In this horror comedy, four best friends venture out into the desert for one last music festival before graduation. The twist? They’re zombies. A few years prior, an unknown pathogen was released onto the world, causing certain people to undergo the Hollowing: a transformation that made them intolerant to normal food and unable to gain sustenance from anything other than human flesh. While humanity slowly returned to normal after scientists were able to create a synthetic version of human meat that would satisfy the hunger of these “ghouls”, one of the girls goes feral at the festival and accidentally kills another attendee. The group suspects that someone is drugging them to turn them feral, but can they figure out who it is before they all lose themselves too?

A horror comedy is a great way to get into a spooky mood while still being able to sleep at night. With an all-queer cast, including a bisexual main character, a trans and bisexual love interest, and lesbian and bisexual side characters, this is perfect for people who are looking to sink their teeth into mess and chaos.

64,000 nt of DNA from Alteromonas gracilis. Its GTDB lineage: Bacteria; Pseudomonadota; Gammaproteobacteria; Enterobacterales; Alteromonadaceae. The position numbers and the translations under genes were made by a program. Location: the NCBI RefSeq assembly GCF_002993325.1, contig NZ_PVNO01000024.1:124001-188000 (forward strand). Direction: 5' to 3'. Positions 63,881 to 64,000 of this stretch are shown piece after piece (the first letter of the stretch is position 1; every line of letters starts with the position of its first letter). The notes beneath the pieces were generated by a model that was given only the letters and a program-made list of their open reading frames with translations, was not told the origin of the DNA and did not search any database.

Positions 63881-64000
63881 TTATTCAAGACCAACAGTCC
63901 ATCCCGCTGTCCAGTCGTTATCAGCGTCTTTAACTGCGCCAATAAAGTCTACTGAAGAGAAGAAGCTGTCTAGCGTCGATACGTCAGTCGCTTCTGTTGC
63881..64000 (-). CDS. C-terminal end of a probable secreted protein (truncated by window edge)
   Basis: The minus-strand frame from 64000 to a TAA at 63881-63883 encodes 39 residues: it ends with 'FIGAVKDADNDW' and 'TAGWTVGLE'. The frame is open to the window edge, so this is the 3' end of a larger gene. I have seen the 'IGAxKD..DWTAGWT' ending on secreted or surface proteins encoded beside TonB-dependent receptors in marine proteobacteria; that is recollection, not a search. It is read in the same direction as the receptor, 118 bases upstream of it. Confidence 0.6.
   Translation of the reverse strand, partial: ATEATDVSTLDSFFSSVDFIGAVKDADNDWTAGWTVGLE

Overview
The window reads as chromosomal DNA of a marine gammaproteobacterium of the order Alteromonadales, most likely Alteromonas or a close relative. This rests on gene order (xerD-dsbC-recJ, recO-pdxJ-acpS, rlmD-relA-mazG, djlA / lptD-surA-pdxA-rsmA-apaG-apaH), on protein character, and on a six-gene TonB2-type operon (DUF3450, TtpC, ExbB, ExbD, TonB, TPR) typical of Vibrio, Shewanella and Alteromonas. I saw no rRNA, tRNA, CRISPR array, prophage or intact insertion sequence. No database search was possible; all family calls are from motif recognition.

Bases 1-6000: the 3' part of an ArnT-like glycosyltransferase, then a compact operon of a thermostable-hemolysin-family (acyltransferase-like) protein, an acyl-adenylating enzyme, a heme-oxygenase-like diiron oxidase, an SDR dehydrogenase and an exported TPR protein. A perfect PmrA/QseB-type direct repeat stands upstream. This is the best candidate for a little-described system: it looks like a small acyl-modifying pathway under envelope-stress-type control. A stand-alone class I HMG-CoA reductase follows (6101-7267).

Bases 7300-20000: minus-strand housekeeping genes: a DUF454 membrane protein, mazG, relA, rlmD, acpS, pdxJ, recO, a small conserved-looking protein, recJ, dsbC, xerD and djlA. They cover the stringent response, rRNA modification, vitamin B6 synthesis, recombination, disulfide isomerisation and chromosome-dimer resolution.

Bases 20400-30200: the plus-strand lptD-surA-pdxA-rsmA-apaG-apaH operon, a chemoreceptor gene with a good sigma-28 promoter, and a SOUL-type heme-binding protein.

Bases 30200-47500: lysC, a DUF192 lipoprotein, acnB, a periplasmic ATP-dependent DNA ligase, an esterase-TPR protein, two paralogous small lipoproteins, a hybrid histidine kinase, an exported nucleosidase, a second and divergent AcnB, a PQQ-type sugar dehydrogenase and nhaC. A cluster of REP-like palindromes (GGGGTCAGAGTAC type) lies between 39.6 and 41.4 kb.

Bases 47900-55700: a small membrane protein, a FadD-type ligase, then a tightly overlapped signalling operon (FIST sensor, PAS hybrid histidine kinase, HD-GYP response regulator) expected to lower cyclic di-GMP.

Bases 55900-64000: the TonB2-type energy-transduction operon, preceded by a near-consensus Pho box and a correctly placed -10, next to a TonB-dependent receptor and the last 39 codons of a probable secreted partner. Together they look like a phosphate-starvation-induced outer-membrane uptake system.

Content warnings [as listed by the author]: alcohol consumption by minors, anxiety disorders, blood and gore depiction, body horror, cannibalism, captivity and confinement, dead bodies and body parts, deadnaming, death of a grandparent, death of a sibling, drugging, drug use, fire, grief and loss depiction, gun violence, intrusive thoughts, murder, needles and syringes, nightmares, parental neglect, pandemic, scars, sexism, suicidal ideation, transphobia.

the cover of Burn Down, Rise Up

Burn Down, Rise Up by Vincent Tirado

This is the story of Raquel, a young sapphic Afro-Latina from the Bronx whose mother has recently come down with a mysterious illness that the doctors can’t explain. At the same time, multiple Black kids have been disappearing from the city without a trace, and the police are doing very little to investigate, not particularly concerned about these children’s whereabouts. One day, Raquel’s crush, Charlize, asks for her help to find her recently missing cousin, and the girls end up following an urban legend called the Echo Game, which leads them down to a sinister, unknown, underground part of the city.